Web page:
Donald Trump has been in office only 68 days, and already I've passed the threshold from shock to boredom. His order to erase climate change from federal policy, preceded by a speech before captive members of the Environmental Protection Agency (EPA), only seals the deal. I served at the EPA during President Obama's first term, helping that agency and others prepare for the hazards of climate change. That work is serious and complicated and subtle. Trump, of course, is anything but. The man is as formulaic as a Hanna-Barbera cartoon.
First there's the over-the-top infliction of trauma with blindness to reason. He'll launch an executive order rescinding climate change policy! Forget the decades of studies and empirical data confirming an era of rising seas, heavier rains, and stronger storms. Science is for nerds with thick glasses. Only a "loser" would stop an expensive project just because there was a risk of climate-based harm. So license that nuclear reactor in a flood plain. Unroll that highway on the sinking shore. And forget the curlicue of regulations meant to catapult communities toward the job-creating industries of wind and solar, and that cut pollution, too. Real air is the kind you taste when you inhale.
The second part of the formula is to hide your laziness in something like a hopped-up executive order with lots of bark and limited bite. Executive orders, which can be issued by the president unilaterally with little review, are helpful in organizing activities and signaling priorities, but they rarely do much on their own. Trump can order the EPA to reverse its clean power regulations. He can order the Department of Energy to ignore sea level rise when it sites a nuclear facility. But EPA's rules will take years of process and litigation to undo, if they can be legally undone at all. And federal courts are already insisting that federal agencies account for climate change in their environmental reviews. "So let it be written, so let it be done," only works in the movies. Sad!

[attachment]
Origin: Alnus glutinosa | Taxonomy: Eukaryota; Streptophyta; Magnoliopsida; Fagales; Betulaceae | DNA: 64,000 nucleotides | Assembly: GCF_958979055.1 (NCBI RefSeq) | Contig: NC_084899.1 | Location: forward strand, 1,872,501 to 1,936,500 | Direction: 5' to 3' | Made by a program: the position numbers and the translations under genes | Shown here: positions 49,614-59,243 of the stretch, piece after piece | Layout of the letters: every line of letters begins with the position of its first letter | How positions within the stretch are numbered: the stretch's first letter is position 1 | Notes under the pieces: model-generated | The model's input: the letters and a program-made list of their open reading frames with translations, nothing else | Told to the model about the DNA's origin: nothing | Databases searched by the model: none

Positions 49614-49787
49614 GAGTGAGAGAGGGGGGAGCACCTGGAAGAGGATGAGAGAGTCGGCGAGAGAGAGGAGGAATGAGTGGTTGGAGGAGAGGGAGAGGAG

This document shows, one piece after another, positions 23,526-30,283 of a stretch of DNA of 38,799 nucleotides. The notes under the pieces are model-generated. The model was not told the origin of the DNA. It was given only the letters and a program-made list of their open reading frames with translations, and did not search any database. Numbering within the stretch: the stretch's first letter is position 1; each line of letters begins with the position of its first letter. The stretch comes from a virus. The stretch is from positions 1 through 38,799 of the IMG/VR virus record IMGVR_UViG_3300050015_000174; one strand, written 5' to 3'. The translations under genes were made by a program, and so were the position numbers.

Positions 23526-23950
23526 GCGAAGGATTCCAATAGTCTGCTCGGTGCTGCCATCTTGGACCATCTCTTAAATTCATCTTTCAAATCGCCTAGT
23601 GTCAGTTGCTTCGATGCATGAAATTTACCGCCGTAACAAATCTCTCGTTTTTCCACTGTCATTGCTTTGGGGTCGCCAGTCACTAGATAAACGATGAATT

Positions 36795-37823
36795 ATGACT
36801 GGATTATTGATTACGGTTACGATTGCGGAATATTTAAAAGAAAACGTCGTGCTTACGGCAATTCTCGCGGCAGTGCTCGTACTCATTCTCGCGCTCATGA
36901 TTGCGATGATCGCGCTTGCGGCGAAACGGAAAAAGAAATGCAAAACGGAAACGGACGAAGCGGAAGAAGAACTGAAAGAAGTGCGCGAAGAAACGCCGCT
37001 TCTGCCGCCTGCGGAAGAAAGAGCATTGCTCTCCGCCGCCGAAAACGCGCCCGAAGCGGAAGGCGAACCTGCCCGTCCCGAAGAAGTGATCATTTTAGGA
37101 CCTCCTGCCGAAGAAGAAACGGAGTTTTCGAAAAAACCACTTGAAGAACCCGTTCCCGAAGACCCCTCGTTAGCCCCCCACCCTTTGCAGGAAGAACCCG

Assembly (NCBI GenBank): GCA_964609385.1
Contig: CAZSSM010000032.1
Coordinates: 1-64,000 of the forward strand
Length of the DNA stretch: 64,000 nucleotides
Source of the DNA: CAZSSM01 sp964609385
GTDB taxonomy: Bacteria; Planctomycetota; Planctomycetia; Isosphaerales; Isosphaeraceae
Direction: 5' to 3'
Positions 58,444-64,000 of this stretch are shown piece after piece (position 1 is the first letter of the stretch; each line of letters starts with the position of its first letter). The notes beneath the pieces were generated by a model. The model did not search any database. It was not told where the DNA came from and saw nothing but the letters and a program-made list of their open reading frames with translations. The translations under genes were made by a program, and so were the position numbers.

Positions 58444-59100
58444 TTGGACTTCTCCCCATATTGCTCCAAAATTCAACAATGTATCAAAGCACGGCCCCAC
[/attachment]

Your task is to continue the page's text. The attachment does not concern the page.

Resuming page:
What Trump's order does do, at least in the short term, is sow confusion and doubt. So what else is new?
The last piece of the Trump formula involves the strategic use of humiliation and shame. To the hundreds of dedicated staffers at the EPA who work every day to make sure our air and water are clean and that our children will lead long and healthy lives, Trump made them feel small. That's shameful – and, at this point, so pathetically predictable. I know my friends at EPA can withstand the banality. They are professionals. They are proud that the policies they have designed and enforced have saved tens of thousands of lives and hundreds of billions of dollars. They are serious people of substance. And their work is the opposite of boring.